What does safety mean? Before this unprecedented crisis, it meant looking both ways before crossing the street. Wearing a seatbelt. Smoke detectors. Expiration dates. For most people, safety meant a number of small, intuitive practices, and these practices coupled with the meeting of a few basic needs provided the feeling of safety. The pandemic has changed the meaning of safety, and it has stripped us of that feeling that – in the developed world – we’ve taken for granted. Today safety means wearing masks, keeping our distance from people, washing our hands, breaking social patterns, and changing the way we consume and receive goods and services. It means thinking twice before touching anything. It means economic uncertainty for many people and businesses and managing the threat of individuals and organizations who take advantage of this uncertainty. How will the meaning of safety evolve as we carefully progress from triage to recovery to prevention, and what role will each of us play in defining and ensuring safety? Some organizations on the frontlines – local governments, hospitals, law enforcement, food providers – have a more active role, and some will simply follow the rules. As a provider of technology that has the potential to actively help organizations ensure safety, we hold ourselves accountable for three questions: 

  • How can our technology reduce the spread of the virus?
  • How can our technology mitigate risk during economic stress?
  • How can our technology help people safely get the services they need?

AnyVision has a big vision for how it can serve the world. We see limitless potential for how and where our AI-driven computer vision technology can be deployed to make the world a more seamless, intuitive and connected place. Like many businesses, the pandemic has forced us to rethink everything: the trajectory of our growth, the application of our technology, and how we serve the world. The new and uncertain reality we find ourselves in has compelled us to focus on doing our part to make it safer for the world to reopen and safer to stay open.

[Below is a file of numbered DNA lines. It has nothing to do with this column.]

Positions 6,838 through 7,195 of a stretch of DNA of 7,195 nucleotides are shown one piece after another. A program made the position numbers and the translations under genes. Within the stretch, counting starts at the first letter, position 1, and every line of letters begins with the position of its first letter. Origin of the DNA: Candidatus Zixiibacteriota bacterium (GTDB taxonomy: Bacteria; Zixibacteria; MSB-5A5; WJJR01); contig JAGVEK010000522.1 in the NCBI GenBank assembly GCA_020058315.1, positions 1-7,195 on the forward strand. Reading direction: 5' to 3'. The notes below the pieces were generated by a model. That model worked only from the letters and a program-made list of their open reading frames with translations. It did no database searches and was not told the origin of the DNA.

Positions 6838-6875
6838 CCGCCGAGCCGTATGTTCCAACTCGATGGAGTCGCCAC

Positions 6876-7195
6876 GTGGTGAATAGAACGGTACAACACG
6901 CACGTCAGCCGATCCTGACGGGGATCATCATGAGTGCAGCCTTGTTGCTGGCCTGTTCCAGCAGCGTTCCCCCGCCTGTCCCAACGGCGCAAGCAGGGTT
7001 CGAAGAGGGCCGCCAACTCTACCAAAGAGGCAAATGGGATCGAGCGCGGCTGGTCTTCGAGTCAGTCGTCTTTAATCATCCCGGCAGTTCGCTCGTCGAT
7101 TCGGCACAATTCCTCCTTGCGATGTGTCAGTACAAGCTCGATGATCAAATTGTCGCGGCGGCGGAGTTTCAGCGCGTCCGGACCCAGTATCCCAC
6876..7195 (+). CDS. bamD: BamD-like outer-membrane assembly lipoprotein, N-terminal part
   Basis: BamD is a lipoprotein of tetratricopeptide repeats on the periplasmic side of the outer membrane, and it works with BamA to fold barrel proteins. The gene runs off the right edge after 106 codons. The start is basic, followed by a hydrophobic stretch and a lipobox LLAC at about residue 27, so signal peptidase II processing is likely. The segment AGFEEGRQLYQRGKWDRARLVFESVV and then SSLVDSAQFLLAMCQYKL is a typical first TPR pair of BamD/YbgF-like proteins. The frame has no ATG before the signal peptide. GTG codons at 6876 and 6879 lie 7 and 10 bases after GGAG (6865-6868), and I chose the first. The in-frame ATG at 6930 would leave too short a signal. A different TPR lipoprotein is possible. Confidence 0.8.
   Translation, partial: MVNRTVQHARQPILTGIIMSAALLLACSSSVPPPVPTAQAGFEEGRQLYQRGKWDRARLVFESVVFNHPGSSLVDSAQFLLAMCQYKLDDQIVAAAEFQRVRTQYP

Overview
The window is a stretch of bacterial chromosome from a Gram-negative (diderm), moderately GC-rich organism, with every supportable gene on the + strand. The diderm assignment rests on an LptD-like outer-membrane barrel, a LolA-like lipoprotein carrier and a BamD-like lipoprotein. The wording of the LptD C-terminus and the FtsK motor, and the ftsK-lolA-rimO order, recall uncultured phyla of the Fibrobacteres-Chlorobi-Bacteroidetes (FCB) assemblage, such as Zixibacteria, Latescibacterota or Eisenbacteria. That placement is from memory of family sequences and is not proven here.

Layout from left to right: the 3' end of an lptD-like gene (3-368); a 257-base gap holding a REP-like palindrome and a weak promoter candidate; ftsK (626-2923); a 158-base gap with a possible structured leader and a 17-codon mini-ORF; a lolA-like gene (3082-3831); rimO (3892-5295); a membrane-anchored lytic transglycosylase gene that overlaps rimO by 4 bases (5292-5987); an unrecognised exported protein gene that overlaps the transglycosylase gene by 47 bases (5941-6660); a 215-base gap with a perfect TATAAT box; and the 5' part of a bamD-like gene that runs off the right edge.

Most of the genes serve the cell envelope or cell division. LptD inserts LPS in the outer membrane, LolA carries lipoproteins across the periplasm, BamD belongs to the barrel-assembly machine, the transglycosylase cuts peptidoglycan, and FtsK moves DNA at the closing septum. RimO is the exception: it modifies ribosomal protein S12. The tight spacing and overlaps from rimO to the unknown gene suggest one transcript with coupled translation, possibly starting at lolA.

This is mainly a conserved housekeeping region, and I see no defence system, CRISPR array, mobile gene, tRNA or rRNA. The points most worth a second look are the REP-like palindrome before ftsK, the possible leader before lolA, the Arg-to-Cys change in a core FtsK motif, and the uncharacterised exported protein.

We are dedicating our visual intelligence research, expertise and core technology to enhancing safety. Our visual intelligence products enhance safety in three ways: 

  • allow people to access controlled spaces without the need to touch surfaces
  • protect people and property by identifying threats beyond human detection ability 
  • Make it safer for businesses to provide services through customer devices 

We’ve published a white paper that defines these critical capabilities, and we provide a webinar to bring them to life in order to help spread practical knowledge on how visual intelligence supports global efforts to enhance safety.

Computer vision, the most powerful application of AI, has had a controversial past. As with every breakthrough technology, computer vision has been met with equal parts fear, curiosity and excitement. The ethics and value of every technology are judged by how it is applied, and the world has an opportunity – a mandate – to rapidly apply computer vision in ways that preserve privacy while making people safer. We see parallels in medicine: the world has unified to rapidly research, develop and deploy new medical technology in order to save lives. This sense of focus, urgency and collaboration has prevailed over historical bureaucracy, national borders and partisan lines. 

Just as the medical community has optimized for speed to save lives, every organization that has employees and customers must rapidly adopt new technologies to protect lives. The focused use of facial recognition is now critical to reducing the need to touch surfaces to gain access to controlled spaces, to detecting individuals who further threaten the safety of people and property, and to reducing potential fraud in digital services. This global crisis must and will accelerate the adoption of a variety of technologies, and it is our mission to provide ethical, unbiased and battle-proven visual intelligence solutions to every organization working to return the world to safety.